But more broadly, when we think about the virtual plane of existence where the impossible is possible, it’s likely that many of us are going to want to use that to enrich our connection to the stories and characters we love most. The most successful seasons of “Fortnite” are the “Star Wars” and Marvel seasons. And as more technologies have come available that support more interaction, higher volumes, greater intimacy, we’ve seen the strongest and most beloved franchises become stronger and more beloved. The metaverse, as another medium for expression, exploration, creation and storytelling, will strengthen companies like Disney, even if it also enables new stories and intellectual property that thrive.
Who will be the winners in this space?
Epic Games is such a compelling company because they aggregate hundreds of millions of users, operating services, the underlying game engines, the content experiences, serving as a platform for brands while enabling many other content companies to produce new interactive experiences of their own. That’s a really compelling opportunity.
I think one of the most challenging aspects here, however, is every time we shift into a new computing era, it’s essentially impossible to imagine anyone but the current players thriving. They have thousands of engineers, tens of billions of dollars of cash and operating platforms. The idea that they would be displaced by a company that is overlooked, small or may not even exist yet is hard to imagine, partly because there’s no specific thing to imagine. And yet time shows that often it’s the new leaders that win.
The leaders in the arcade era—your Atari, your Bandai Namco—did not lead in console, and the leaders in console platforms and publishing weren’t the leaders in PC gaming. Neither were leaders in mobile, and none of those players built the Robloxes and Minecrafts that are now the most popular games on Earth. So as we look at this new medium, there will be many that endure and some that partially adapt. But time tells us that often it’s a brand-new entertainment company, at least in gaming.
You write about the difference between Metaverse and Web3, terms that are often used interchangeably. What’s the difference?
Web3 and the metaverse are often conflated for good and bad reasons. Web3, by definition, succeeds web 2.0, the era we’re in now. The metaverse is described as a successor to the internet. Two things which follow the same thing are doubtlessly going to be intermixed in the minds of many. In addition, some people imagine that the blockchain is essential to building the metaverse technically. Others refer to the principles of Web3 as being essential to building a successful thriving healthy metaverse. I distinguish them by talking about the metaverse as a predominantly real-time, 3D experience. Web3 and blockchains are primarily describing distributed databases, servers and computation.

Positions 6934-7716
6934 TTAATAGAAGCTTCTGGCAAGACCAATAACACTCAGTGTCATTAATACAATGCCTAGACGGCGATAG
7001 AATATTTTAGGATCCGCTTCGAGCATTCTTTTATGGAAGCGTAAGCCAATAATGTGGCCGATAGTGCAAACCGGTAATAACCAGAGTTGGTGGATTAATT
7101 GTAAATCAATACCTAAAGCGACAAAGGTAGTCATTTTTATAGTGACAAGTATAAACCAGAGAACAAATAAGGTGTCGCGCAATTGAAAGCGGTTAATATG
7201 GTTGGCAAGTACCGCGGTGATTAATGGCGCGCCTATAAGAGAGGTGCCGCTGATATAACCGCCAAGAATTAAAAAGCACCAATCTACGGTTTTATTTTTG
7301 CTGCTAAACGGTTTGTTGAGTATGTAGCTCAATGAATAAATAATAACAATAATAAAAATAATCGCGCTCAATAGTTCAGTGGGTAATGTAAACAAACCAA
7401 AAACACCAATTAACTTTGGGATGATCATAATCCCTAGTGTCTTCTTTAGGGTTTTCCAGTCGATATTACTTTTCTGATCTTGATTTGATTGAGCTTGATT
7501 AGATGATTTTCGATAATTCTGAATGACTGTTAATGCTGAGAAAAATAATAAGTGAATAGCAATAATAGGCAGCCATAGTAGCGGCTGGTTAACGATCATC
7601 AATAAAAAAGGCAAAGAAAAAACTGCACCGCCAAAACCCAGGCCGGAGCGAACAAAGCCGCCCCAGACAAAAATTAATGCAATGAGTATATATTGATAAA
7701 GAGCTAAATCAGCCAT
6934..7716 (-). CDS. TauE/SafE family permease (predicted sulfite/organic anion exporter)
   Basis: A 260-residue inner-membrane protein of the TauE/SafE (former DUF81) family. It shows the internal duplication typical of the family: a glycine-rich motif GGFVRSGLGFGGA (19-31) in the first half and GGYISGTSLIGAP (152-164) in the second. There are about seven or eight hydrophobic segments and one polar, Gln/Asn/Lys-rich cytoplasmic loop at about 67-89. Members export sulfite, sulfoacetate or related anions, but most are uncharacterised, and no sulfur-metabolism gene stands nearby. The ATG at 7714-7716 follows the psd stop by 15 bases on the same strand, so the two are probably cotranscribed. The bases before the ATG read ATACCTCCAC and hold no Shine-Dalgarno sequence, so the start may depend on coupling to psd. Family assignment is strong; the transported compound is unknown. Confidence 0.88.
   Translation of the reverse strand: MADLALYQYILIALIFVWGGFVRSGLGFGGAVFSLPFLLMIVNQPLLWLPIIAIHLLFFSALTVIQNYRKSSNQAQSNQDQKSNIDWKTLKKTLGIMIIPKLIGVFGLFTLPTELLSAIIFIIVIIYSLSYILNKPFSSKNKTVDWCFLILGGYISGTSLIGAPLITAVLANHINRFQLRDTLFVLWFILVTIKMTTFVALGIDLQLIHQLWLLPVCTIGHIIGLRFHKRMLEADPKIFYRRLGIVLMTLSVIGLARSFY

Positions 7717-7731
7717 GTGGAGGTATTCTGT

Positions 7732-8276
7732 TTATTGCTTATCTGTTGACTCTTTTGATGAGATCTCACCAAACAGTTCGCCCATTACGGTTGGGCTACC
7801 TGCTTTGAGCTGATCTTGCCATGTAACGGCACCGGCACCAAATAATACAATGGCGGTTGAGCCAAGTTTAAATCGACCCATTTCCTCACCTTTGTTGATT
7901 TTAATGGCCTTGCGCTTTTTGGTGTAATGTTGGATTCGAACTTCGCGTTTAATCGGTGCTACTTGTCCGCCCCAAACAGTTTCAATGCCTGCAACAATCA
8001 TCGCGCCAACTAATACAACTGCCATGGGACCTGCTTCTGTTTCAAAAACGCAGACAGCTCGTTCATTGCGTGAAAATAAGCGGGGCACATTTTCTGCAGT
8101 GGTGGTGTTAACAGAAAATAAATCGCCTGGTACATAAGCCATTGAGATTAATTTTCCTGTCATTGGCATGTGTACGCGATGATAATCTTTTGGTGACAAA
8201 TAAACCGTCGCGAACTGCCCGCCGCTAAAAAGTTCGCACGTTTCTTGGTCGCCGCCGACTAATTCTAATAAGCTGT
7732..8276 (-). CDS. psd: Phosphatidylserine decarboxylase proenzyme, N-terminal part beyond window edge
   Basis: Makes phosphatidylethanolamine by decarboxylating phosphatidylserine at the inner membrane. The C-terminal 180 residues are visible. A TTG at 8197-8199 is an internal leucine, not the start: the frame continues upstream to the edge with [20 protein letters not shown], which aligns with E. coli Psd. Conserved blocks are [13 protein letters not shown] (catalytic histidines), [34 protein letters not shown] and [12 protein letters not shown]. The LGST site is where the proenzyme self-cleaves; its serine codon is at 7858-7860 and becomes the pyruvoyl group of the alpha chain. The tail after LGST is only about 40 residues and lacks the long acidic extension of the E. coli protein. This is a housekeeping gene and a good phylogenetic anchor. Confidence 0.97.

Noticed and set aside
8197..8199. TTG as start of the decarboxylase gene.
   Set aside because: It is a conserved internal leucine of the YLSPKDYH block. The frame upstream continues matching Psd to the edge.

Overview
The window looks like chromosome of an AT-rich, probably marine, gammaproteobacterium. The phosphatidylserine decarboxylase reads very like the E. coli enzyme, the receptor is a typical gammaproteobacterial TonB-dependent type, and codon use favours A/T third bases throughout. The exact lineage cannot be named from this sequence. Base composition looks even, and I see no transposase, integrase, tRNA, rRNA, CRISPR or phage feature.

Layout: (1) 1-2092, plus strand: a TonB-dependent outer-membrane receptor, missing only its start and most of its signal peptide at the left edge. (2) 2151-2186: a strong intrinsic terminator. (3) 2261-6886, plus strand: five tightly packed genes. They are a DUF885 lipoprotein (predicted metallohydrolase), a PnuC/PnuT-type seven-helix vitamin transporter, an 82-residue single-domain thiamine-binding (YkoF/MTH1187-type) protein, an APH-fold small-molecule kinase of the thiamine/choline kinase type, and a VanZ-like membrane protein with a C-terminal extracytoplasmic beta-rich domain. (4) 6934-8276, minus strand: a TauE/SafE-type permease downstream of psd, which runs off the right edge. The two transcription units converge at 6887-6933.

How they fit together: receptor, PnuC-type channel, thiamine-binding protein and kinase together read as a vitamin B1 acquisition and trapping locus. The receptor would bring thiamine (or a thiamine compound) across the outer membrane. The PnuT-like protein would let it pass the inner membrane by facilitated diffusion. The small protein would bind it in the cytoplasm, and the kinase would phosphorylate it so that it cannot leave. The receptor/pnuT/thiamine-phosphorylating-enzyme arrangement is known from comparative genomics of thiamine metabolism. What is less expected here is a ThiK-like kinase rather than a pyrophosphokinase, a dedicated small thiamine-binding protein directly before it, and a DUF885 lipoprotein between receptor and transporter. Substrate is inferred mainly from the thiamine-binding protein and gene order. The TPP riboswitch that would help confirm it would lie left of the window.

The metaverse sometimes gets lumped in with NFTs and cryptocurrency—all stuff that’s been both interesting and overhyped. Why should we believe in the future of the metaverse?
First and foremost, many of the longest advocates and leading executives in the space don’t believe in blockchains and have often overtly criticized them. Epic Games CEO Tim Sweeney, for example, has been building towards the metaverse and had more of an impact on it than almost anyone else, and has said that the whole field is full of an intractable mix of scams. He does not seem to believe it’s necessary. And so to claim that not believing in one means that you can’t believe in the other is disagreeing with those who are actively building and investing in it.
The second thing is to recognize that NFT’s might have been primarily speculative, they might have limited utility, they might have been argued to do what they actually can’t do. That’s separate from whether or not it reflects a growing cultural acceptance of virtual-only goods, virtual-only currency, which existed for decades. “Fortnite” has, for several years, generated more revenue annually than any other game in history, and almost all of that revenue was for cosmetics. That cosmetic revenue exceeded that of many of the largest fashion brands in the world, such as Prada and Gucci. You don’t have to believe that NFTs or blockchain or cryptocurrencies matter to recognize the more than $25 billion that has been spent over the past five years on virtual clothes in a single game.
The companies working hardest on this, like Facebook, are some of the most powerful in the world. I worry about the increasing corporatization of the internet, where a few companies control not just the content but the infrastructure, which would be the opposite of the ideal of a decentralized Web3.
Yes, and I think if there’s one thing that we’ve really come to appreciate is that the internet was not a corporate product. It was not designed to sell a widget, present an ad, collect a byte of data, but to facilitate collaboration between researchers, and that openness and that spirit is why the internet has been such a positive force for society. The protocols upon which the internet is based are effectively a public good, not a for-profit. And yet, it does seem unlikely that the metaverse develops in a comparable way It will instead or is likely to be built for commerce.
It’s one of the reasons why I thought to write this book. I absolutely believe that the metaverse is coming. We may use a different term. It may take longer than we expect. It’s probably going to be different than we expect. But I absolutely believe it’s coming. And the best way to positively shape its outcome is to best understand what it’s likely to be. What technologies it depends on when they’ll arrive and then to be active, cognizant contributors to its development. So by encapsulating everything that I had learned that I had seen tried, articulating the challenges and advances we require, so that we can do that better.
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Is Hollywood ready for the 3D internet? Big questions with ‘Metaverse’ author (2022, July 21)